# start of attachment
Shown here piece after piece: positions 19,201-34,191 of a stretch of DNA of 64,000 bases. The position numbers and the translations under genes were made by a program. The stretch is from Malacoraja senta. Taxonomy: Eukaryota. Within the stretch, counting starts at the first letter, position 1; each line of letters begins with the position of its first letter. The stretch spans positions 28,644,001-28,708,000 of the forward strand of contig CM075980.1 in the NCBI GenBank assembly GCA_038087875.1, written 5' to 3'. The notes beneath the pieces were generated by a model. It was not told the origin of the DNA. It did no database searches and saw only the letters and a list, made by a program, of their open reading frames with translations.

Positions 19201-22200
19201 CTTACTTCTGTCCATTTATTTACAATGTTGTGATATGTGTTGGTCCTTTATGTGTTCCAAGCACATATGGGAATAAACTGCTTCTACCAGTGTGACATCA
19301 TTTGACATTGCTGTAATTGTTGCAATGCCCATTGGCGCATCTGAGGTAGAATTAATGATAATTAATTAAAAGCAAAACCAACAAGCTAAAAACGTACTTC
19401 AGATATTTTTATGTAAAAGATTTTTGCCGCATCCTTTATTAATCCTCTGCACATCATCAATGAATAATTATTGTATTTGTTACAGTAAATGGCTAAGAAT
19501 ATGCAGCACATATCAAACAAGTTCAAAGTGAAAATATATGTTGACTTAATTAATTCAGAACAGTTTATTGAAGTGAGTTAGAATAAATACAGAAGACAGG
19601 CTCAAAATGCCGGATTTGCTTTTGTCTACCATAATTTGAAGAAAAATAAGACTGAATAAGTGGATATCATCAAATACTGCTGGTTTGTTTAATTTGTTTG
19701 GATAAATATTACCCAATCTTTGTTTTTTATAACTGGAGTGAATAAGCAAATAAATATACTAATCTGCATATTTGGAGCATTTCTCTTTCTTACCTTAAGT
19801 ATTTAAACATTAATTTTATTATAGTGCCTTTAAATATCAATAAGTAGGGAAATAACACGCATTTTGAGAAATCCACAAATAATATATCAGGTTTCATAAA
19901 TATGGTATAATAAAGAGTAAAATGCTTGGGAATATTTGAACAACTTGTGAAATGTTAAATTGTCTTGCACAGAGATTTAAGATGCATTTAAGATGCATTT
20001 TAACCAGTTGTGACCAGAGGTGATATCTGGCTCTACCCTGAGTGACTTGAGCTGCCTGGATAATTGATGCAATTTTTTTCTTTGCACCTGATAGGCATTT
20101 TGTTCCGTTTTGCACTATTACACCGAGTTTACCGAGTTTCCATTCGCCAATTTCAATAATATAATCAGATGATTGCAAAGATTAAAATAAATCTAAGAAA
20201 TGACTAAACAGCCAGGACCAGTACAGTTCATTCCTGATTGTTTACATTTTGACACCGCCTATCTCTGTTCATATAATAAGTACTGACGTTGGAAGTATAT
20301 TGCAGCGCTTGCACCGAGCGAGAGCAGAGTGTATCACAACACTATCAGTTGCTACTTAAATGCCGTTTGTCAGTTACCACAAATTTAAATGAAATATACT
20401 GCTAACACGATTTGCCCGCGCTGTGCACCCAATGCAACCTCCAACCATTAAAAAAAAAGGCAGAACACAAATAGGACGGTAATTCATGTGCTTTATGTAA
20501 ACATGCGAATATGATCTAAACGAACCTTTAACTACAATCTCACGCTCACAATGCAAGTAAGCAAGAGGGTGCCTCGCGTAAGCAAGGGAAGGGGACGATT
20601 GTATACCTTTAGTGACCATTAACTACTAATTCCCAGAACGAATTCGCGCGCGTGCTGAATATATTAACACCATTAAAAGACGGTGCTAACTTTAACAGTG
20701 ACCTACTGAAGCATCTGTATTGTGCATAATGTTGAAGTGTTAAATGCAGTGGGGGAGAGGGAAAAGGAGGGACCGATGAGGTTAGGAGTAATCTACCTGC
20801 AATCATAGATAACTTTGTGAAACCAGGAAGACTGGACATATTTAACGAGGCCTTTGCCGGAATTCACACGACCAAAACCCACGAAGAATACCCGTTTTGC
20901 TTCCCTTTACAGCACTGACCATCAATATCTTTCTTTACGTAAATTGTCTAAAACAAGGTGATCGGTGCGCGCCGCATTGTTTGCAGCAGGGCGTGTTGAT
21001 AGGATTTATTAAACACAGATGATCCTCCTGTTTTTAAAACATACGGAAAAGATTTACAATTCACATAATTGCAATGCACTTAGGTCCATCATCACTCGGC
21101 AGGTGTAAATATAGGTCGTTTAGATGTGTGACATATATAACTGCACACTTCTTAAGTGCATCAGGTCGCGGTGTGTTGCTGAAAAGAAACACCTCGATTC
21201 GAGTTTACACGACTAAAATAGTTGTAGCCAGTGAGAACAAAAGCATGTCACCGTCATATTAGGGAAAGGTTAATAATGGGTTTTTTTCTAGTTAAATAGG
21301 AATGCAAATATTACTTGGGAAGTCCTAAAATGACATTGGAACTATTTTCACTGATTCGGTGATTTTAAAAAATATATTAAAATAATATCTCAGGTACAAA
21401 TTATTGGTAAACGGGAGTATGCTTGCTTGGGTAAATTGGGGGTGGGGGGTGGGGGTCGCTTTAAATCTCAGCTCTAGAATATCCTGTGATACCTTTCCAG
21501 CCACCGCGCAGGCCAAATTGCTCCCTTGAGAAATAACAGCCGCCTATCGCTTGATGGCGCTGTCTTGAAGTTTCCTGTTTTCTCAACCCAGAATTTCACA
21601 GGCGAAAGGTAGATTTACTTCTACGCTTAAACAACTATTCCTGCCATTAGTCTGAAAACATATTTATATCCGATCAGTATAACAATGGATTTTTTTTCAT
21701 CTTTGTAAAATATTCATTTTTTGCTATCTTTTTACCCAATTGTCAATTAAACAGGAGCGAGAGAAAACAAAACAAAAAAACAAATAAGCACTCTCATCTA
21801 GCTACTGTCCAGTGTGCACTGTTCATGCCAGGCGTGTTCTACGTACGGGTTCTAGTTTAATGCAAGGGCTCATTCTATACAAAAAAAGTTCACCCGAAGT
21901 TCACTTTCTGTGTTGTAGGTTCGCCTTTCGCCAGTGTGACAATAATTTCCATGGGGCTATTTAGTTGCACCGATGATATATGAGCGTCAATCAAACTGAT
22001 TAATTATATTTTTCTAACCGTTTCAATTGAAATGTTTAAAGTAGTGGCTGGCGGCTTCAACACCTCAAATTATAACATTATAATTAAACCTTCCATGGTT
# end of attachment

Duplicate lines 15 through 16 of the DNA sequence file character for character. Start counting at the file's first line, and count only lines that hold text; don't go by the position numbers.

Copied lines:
20401 GCTAACACGATTTGCCCGCGCTGTGCACCCAATGCAACCTCCAACCATTAAAAAAAAAGGCAGAACACAAATAGGACGGTAATTCATGTGCTTTATGTAA
20501 ACATGCGAATATGATCTAAACGAACCTTTAACTACAATCTCACGCTCACAATGCAAGTAAGCAAGAGGGTGCCTCGCGTAAGCAAGGGAAGGGGACGATT